Innovation in the wind energy sector has opened numerous possibilities, including the building of floating offshore wind turbines in greater depths of water. At Stuttgart Wind Energy (SWE), an affiliate of the Institute of Aircraft Design at the University of Stuttgart, my fellow researchers and I are advancing preliminary research in this area with the help of ANSYS simulation software. Specifically, we are using the software’s algorithms to perform an in-depth, hydrodynamic analysis of the hull shapes and a structural optimization analysis of the floating foundations for offshore wind turbines. We’ve conducted much of our research while working on the LIFES50+ (www.lifes50plus.eu) and INNWIND.EU (www.innwind.eu) projects.
Within the LIFES50+ project, we established an optimization framework and methodology for floating wind turbine design. Using ANSYS Aqwa, we created hull geometries based on external inputs and evaluated the hydrodynamic parameters needed to run the time domain simulation model. Additionally, we combined the frequency-dependent wave excitation forces with a given incident wave spectrum to calculate the resulting forces on the floating platform. In this way, we were able to simulate the loads impacting the turbines and platform due to changes in the wind and wave environment. The results show the effect of wave cancellation for different platforms designs and the trade-off between performance and material costs (Figure 1).
Figure 1. Results from platform design optimization.
Working on the INNWIND.EU project, we also mapped the time domain wave pressure by making calculations based on linear wave theory. To do this, our researchers created a finite element model (FEM) within ANSYS Mechanical from the solid model of the TripleSpar floating platform (Figure 2). This FEM model uses inputs of the pre-processed time domain pressures for each panel of the mesh. These pressures simulate the wave excitation pressure and diffraction pressures, and are only calculated for the wet surface under the mean water level (Figure 3).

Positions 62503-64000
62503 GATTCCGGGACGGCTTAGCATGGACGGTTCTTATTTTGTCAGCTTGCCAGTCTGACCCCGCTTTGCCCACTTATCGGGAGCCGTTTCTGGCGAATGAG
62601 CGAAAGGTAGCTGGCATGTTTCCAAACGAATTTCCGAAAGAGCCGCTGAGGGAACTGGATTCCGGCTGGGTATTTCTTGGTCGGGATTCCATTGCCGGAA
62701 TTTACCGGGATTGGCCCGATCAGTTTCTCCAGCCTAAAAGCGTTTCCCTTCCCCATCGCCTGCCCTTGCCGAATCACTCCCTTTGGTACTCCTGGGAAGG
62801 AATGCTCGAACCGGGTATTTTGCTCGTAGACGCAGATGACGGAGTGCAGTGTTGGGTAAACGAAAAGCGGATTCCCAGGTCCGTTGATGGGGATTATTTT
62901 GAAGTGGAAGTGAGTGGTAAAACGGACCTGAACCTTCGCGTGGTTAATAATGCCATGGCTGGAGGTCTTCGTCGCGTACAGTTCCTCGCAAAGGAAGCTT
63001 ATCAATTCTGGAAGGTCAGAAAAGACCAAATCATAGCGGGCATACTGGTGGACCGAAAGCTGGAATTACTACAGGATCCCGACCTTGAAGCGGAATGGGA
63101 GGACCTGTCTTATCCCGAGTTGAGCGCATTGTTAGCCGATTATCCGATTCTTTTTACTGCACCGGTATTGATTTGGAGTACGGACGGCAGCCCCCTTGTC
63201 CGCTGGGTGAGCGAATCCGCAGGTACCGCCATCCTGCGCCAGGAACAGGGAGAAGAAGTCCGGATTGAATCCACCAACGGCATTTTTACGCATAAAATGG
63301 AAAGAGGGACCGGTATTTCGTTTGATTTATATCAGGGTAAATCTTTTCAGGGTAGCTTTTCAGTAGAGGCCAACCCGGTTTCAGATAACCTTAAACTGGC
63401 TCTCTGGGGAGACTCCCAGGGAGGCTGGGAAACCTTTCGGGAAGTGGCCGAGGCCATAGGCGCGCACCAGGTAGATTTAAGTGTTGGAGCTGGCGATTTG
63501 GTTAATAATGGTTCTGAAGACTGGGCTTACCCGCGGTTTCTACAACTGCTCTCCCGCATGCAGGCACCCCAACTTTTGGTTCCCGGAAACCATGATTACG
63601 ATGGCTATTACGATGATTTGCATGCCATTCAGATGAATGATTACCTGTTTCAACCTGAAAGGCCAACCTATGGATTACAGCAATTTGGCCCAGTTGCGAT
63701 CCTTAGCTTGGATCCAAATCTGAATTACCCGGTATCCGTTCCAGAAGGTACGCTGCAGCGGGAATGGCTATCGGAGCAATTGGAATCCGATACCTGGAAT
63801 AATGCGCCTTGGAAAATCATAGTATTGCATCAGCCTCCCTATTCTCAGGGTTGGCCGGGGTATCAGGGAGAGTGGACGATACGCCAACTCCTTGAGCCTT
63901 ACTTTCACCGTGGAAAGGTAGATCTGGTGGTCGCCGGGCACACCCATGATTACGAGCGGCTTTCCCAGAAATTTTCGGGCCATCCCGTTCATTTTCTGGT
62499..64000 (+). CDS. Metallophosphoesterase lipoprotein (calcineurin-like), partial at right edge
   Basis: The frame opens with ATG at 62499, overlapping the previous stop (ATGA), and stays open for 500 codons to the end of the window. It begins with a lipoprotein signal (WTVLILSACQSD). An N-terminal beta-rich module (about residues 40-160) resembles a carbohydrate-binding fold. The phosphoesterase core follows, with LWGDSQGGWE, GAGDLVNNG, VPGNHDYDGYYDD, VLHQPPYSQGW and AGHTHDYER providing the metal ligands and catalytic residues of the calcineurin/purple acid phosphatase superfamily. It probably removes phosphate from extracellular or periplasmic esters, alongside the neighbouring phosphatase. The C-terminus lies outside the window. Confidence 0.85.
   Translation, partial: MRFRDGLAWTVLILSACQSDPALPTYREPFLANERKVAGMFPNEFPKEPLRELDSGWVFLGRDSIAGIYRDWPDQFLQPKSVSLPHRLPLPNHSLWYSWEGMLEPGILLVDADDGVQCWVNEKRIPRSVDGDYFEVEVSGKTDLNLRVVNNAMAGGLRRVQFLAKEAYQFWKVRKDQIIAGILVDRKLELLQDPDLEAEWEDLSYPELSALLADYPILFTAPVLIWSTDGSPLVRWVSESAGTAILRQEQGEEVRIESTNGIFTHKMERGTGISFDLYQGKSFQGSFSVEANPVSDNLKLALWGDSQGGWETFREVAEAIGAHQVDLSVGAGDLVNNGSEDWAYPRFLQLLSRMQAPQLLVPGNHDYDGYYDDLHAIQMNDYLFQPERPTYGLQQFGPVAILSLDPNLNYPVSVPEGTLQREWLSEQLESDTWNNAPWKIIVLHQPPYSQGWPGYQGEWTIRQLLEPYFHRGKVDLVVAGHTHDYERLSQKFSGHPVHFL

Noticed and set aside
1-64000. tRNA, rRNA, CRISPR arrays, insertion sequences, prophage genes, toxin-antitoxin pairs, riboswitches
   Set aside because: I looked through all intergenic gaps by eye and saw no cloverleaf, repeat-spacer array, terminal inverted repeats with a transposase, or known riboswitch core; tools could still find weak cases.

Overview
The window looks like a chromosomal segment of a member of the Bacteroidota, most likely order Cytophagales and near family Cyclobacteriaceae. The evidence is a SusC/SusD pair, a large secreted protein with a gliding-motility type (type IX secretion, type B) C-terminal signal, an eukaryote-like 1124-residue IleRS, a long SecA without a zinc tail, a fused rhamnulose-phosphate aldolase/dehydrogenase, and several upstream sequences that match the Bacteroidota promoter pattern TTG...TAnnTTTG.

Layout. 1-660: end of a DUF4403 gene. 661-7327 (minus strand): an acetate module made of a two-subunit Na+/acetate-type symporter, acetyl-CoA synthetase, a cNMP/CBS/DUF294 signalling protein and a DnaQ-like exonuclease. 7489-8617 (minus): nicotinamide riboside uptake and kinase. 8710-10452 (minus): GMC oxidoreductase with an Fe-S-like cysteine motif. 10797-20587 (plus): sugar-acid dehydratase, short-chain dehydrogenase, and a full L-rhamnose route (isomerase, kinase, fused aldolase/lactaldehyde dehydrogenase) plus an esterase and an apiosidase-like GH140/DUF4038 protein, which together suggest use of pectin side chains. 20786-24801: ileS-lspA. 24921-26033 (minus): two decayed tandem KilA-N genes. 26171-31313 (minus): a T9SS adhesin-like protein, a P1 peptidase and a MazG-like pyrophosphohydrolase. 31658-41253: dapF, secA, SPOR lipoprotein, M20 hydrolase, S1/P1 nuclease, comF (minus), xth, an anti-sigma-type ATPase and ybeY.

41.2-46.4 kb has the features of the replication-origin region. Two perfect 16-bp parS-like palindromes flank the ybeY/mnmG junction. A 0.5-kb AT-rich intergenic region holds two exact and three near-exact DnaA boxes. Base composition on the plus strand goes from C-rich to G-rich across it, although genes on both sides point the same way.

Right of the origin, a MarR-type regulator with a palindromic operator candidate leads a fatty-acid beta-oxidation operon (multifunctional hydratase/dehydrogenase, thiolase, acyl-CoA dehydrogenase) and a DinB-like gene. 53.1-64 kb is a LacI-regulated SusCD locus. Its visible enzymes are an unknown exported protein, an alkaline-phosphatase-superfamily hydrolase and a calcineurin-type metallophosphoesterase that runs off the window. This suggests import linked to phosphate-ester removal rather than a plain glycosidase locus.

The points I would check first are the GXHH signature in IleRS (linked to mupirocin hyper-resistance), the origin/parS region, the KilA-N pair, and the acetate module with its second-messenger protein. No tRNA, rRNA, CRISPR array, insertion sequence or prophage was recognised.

Figure 2: Model of the floating platform created with ANSYS APDL.
Figure 3. Mesh of the underwater part of the TripleSpar platform (left) and map of the wave excitation pressures of one load step from a regular sinusoidal wave (right).
Our SWE team has also worked to validate the TripleSpar turbine models, using the results from the hydrodynamic analysis performed in ANSYS Aqwa. This validation process was accomplished by comparing the models with the measurement data from a wind and wave tank test (Figure 4). As a result, we were better able to design the controller of the turbine which, in turn, controls the actuators of rotor blade pitch. To increase the stability of the overall system, we needed to ensure the wave excitation frequencies were damped sufficiently.
Figure 4. Model and wave tank test of floating wind turbine.
With ANSYS’ highly versatile software, we are now able to investigate several aspects of floating offshore turbines, including optimization, controller stability and loading. To learn more about our research at SWE, please visit http://www.ifb.uni-stuttgart.de/windenergie.